The provision of artificial recharge has also been discarded in the new rules. All industries extracting groundwater were supposed to take up artificial recharge of acquifers by rainwater harvesting. Instead, a compensatory fee has been introduced now. Gosain points out this may be a good move as there was no check on the quality of recharge by private proponents earlier. “There was nobody to see whether they were dumping polluted water,” he says. However, assistant professor in Delhi University’s geology department Shashank Shekhar says, “What is more important is that we should have a robust impact assessment of any groundwater recharge structure. A GIS-based portal at CGWA should at the click of a mouse give the details of the recharge structures.”

Gaps in new draft rules
 
  • District Magistrates have been given the power to grant NOC to an industry if it wants to extract groundwater. But local officials will have to have scientific knowhow before they can go ahead with such an action
  • Artificial recharge by industry has been discarded. A compensatory fee has been introduced. States will do such recharge now. But, there is no blueprint on how they will do so
  • There is no defined upper limit for extraction of groundwater. This creates a situation where the more you pay, the more you can extract
  • The government has dispensed with the mandatory clause of reuse of extracted water. In the existing rules the minimum limit of reuse has been clearly defined
Source: Central Ground Water Authority



The compensatory fee will go to respective states, which, in turn will do artificial recharge. Hydrogeologist P S Datta says that no matter who is doing the recharge, it is the monitoring of the recharge which matters. “No amount of policing by the government will be effective. It is the community which can best do it,” he says. However, the new rules are silent on it. Moreover, there is no defined upper limit for extraction of water. The more you pay, the more you extract. This is alarming considering the fact that groundwater resources are already on a decline. “CGWA was supposed to undertake a study of grey areas in over-exploited blocks. At least, for such areas an upper limit should have been fixed,” says Gosain.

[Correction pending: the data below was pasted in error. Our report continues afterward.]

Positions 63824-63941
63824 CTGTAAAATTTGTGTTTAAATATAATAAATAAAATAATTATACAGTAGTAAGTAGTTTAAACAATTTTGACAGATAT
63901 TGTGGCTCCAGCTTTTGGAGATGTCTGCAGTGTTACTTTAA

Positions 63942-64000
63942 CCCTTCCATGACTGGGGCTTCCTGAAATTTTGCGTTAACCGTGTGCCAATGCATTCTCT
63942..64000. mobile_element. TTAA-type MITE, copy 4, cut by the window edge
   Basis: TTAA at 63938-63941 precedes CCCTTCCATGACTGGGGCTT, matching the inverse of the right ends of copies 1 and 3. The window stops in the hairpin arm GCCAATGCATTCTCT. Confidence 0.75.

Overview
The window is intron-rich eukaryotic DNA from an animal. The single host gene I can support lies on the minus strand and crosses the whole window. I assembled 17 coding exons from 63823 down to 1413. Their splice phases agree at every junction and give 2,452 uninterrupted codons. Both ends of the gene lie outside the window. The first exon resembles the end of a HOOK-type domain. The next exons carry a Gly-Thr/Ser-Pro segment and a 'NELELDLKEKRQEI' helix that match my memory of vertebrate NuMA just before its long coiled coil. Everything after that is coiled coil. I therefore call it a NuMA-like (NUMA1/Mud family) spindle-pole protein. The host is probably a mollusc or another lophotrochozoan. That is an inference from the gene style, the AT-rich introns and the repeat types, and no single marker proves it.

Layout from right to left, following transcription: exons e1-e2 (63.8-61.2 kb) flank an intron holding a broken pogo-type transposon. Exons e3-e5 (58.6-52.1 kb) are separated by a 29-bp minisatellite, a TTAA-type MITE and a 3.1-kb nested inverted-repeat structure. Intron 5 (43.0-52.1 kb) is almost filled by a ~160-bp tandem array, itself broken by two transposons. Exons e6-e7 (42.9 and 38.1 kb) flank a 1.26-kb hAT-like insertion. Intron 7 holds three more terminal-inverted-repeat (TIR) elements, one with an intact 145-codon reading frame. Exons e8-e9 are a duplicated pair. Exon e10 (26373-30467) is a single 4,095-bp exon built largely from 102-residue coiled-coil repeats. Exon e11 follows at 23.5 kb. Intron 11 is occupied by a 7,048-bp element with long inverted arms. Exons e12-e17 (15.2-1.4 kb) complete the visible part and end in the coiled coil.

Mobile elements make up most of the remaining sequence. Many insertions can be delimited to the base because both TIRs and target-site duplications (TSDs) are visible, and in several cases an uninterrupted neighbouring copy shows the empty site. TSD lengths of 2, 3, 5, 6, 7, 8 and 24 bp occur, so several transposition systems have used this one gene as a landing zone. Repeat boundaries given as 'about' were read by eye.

The government has also dispensed with the mandatory clause of reuse and recycle of extracted water. In the existing rules the minimum limit of reuse was clearly defined, the draft rules just say that the proponents shall do it and no limit has been set.

“Even if the fixed limits have been dumped, a provision of increasing the efficiency of recharged water could have been introduced,” says Gosain.

The draft rules talk of industry’s water audit to be done by bodies like the Federation of Indian Chambers of Commerce & Industry and the Confederation of Indian Industry. “An audit of industry by industries’ body would be a farce,” says Shekhar. A third party has to do it, experts say.

Most importantly, experts say, India has not been able to map more than 25 per cent of acquifers. “If we can’t map them, how are we going to take care of them,” he asks.

On the condition of anonymity, a scientist in the Central Ground Water Board told Down To Earth (DTE) that DMs have been allowed to give permission because many small-scale industries complained that they have to deal with many middlemen to reach CGWA. DTE tried to contact the chairman of CGWA Akhil Kumar but several attempts to reach him over phone did not yield any result. A detailed e-mail questionnaire asking for the rationale behind allowing DMs to give permission, fee structure, doing away with artificial recharge and other provisions were sent to him. However, he did not respond at the time of filing this report.

(This story was first published in the Dec 16-31 issue of Down To Earth under the headline, 'A job half done').